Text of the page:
Subject(s)
COVID-19/complications , Endothelium, Vascular/pathology , Inflammation/virology , Vasculitis/virology , Endothelial Cells/virology , Humans , Prospective Studies , Retrospective Studies
4.
Br J Dermatol ; 183(4): 729-737, 2020 10.
Article in English | MEDLINE | ID: covidwho-1081133

ABSTRACT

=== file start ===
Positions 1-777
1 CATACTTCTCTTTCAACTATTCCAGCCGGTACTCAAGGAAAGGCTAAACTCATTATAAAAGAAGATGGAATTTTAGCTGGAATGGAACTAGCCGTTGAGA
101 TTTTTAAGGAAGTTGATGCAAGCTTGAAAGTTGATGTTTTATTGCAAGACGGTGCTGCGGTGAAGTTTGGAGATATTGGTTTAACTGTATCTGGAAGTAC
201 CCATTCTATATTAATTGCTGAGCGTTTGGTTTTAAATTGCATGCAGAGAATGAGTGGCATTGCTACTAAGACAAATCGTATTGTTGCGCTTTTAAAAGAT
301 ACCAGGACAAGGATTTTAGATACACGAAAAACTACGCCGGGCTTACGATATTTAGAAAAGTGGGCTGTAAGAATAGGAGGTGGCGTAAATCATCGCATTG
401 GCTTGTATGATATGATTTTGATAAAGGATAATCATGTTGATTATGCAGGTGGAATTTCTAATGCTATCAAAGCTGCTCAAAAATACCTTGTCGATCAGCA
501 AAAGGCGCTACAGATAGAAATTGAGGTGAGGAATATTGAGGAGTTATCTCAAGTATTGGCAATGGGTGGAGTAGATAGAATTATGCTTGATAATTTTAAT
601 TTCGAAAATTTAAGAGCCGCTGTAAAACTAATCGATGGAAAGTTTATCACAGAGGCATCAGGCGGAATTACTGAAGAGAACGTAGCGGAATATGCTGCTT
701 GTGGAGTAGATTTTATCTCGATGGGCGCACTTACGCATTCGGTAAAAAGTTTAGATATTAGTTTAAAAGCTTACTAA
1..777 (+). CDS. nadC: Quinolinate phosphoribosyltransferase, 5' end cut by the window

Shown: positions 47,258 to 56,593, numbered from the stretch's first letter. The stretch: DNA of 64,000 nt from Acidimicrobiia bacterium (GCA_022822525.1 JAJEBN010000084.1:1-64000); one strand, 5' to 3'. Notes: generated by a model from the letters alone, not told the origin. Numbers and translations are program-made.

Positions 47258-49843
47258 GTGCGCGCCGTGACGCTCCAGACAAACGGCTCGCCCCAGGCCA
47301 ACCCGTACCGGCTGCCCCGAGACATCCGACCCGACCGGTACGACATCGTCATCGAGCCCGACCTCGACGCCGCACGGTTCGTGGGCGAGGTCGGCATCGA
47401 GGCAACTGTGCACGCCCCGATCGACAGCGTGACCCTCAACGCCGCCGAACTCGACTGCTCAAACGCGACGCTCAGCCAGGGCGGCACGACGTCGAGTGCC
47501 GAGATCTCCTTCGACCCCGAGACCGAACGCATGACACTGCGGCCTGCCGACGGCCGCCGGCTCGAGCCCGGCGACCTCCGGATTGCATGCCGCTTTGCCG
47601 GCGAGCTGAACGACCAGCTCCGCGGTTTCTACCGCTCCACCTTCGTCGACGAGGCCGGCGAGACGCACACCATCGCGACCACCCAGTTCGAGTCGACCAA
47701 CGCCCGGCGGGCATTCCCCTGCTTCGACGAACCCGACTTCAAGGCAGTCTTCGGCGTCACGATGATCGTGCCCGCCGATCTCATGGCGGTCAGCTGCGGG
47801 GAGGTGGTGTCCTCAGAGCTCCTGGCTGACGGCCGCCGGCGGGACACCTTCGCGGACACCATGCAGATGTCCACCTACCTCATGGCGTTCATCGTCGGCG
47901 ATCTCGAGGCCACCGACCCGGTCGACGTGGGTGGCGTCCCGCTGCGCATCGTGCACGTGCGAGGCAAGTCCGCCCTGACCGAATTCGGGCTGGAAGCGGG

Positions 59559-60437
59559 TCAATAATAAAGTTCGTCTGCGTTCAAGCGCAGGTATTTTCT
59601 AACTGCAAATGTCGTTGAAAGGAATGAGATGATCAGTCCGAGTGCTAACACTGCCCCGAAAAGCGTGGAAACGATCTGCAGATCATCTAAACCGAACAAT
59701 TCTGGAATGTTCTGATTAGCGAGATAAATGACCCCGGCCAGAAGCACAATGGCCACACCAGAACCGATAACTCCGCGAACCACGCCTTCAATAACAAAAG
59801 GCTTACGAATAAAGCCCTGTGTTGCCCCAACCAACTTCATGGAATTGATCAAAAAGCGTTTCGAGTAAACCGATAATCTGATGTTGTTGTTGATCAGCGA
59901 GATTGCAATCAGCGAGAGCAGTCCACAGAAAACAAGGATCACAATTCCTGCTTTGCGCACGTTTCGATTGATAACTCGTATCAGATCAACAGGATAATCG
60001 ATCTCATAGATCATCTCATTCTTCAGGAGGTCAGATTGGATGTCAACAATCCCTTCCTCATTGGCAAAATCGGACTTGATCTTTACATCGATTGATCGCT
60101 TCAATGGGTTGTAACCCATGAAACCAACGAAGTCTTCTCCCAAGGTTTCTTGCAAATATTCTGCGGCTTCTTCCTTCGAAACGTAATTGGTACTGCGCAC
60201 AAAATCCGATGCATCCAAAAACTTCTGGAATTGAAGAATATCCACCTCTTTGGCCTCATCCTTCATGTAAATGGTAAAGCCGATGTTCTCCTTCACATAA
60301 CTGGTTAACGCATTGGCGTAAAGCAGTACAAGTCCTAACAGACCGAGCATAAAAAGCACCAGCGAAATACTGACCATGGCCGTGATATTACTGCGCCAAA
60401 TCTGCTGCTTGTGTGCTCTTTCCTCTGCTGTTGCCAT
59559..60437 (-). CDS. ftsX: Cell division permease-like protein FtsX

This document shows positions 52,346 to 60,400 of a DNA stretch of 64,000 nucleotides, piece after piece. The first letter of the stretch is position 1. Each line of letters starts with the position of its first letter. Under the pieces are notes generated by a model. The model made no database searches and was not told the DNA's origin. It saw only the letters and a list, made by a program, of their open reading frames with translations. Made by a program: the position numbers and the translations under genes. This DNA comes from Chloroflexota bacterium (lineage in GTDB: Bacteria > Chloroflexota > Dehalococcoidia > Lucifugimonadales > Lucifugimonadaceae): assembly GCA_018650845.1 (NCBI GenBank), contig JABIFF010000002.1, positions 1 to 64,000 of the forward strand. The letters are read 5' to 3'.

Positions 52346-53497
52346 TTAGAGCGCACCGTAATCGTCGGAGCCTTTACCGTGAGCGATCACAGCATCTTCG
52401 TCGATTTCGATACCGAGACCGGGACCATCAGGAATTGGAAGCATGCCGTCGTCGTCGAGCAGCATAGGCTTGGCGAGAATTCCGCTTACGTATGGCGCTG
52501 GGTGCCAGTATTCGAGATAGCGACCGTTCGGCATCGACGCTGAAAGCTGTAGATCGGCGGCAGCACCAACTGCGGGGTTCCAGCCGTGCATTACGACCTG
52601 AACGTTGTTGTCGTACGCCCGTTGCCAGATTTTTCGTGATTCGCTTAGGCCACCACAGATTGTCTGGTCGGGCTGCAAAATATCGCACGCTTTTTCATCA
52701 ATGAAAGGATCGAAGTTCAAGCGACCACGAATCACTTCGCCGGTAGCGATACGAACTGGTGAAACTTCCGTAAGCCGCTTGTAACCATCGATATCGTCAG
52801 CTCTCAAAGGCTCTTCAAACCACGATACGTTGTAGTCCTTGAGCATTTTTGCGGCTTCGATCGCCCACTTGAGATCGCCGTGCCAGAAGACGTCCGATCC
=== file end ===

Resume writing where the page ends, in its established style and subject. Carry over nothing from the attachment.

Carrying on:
BACKGROUND: Chilblains ('COVID toes') are being seen with increasing frequency in children and young adults during the COVID-19 pandemic. Detailed histopathological descriptions of COVID-19 chilblains have not been reported, and causality of SARS-CoV-2 has not yet been established. OBJECTIVES: To describe the histopathological features of COVID-19 chilblains and to explore the presence of SARS-CoV-2 in the tissue. METHODS: We examined skin biopsies from seven paediatric patients presenting with chilblains during the COVID-19 pandemic. Immunohistochemistry for SARS-CoV-2 was performed in all cases and electron microscopy in one. RESULTS: Histopathology showed variable degrees of lymphocytic vasculitis ranging from endothelial swelling and endotheliitis to fibrinoid necrosis and thrombosis. Purpura, superficial and deep perivascular lymphocytic inflammation with perieccrine accentuation, oedema, and mild vacuolar interface damage were also seen. SARS-CoV-2 immunohistochemistry was positive in endothelial cells and epithelial cells of eccrine glands. Coronavirus particles were found in the cytoplasm of endothelial cells on electron microscopy. CONCLUSIONS: Although the clinical and histopathological features were similar to other forms of chilblains, the presence of viral particles in the endothelium and the histological evidence of vascular damage support a causal relation of the lesions with SARS-CoV-2. Endothelial damage induced by the virus could be the key mechanism in the pathogenesis of COVID-19 chilblains and perhaps also in a group of patients severely affected by COVID-19 presenting with features of microangiopathic damage. What is already known about this topic? Despite the high number of cases of chilblains seen during the COVID-19 pandemic, a definite causative role for SARS-CoV-2 has not yet been proven. Different pathogenetic hypotheses have been proposed, including coagulation anomalies, interferon release and external factors. What does this study add? The demonstration of SARS-CoV-2 in endothelial cells of skin biopsies by immunohistochemistry and electron microscopy confirms that these lesions are part of the spectrum of COVID-19. Virus-induced vascular damage and secondary ischaemia could explain the pathophysiology of COVID-19 chilblains. Our findings support the hypothesis that widespread endothelial infection by SARS-CoV-2 could have a pathogenetic role in the severe forms of COVID-19. Linked Comment: Wetter. Br J Dermatol 2020; 183:611.